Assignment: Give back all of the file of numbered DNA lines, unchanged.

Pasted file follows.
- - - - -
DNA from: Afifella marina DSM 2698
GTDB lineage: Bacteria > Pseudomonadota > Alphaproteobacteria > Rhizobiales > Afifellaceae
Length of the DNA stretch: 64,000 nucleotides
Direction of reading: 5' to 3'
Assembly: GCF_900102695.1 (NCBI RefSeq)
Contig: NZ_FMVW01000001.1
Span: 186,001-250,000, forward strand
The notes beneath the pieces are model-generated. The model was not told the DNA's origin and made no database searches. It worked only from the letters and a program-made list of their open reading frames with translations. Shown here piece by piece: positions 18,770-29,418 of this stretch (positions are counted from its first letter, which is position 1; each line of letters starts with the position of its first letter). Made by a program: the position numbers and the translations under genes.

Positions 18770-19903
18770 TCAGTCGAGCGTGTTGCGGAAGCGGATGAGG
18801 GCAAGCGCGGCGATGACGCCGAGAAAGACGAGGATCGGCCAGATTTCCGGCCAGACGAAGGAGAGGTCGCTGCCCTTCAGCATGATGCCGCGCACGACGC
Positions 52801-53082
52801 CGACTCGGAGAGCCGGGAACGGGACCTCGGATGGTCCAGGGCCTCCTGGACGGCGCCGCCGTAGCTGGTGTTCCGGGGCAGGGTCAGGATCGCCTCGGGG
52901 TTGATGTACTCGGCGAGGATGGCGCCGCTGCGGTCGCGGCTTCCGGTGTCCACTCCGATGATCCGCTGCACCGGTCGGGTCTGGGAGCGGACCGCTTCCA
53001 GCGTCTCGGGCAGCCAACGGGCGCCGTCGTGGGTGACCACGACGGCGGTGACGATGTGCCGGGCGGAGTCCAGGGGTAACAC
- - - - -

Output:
DNA from: Afifella marina DSM 2698
GTDB lineage: Bacteria > Pseudomonadota > Alphaproteobacteria > Rhizobiales > Afifellaceae
Length of the DNA stretch: 64,000 nucleotides
Direction of reading: 5' to 3'
Assembly: GCF_900102695.1 (NCBI RefSeq)
Contig: NZ_FMVW01000001.1
Span: 186,001-250,000, forward strand
The notes beneath the pieces are model-generated. The model was not told the DNA's origin and made no database searches. It worked only from the letters and a program-made list of their open reading frames with translations. Shown here piece by piece: positions 18,770-29,418 of this stretch (positions are counted from its first letter, which is position 1; each line of letters starts with the position of its first letter). Made by a program: the position numbers and the translations under genes.

Positions 18770-19903
18770 TCAGTCGAGCGTGTTGCGGAAGCGGATGAGG
18801 GCAAGCGCGGCGATGACGCCGAGAAAGACGAGGATCGGCCAGATTTCCGGCCAGACGAAGGAGAGGTCGCTGCCCTTCAGCATGATGCCGCGCACGACGC
Positions 52801-53082
52801 CGACTCGGAGAGCCGGGAACGGGACCTCGGATGGTCCAGGGCCTCCTGGACGGCGCCGCCGTAGCTGGTGTTCCGGGGCAGGGTCAGGATCGCCTCGGGG
52901 TTGATGTACTCGGCGAGGATGGCGCCGCTGCGGTCGCGGCTTCCGGTGTCCACTCCGATGATCCGCTGCACCGGTCGGGTCTGGGAGCGGACCGCTTCCA
53001 GCGTCTCGGGCAGCCAACGGGCGCCGTCGTGGGTGACCACGACGGCGGTGACGATGTGCCGGGCGGAGTCCAGGGGTAACAC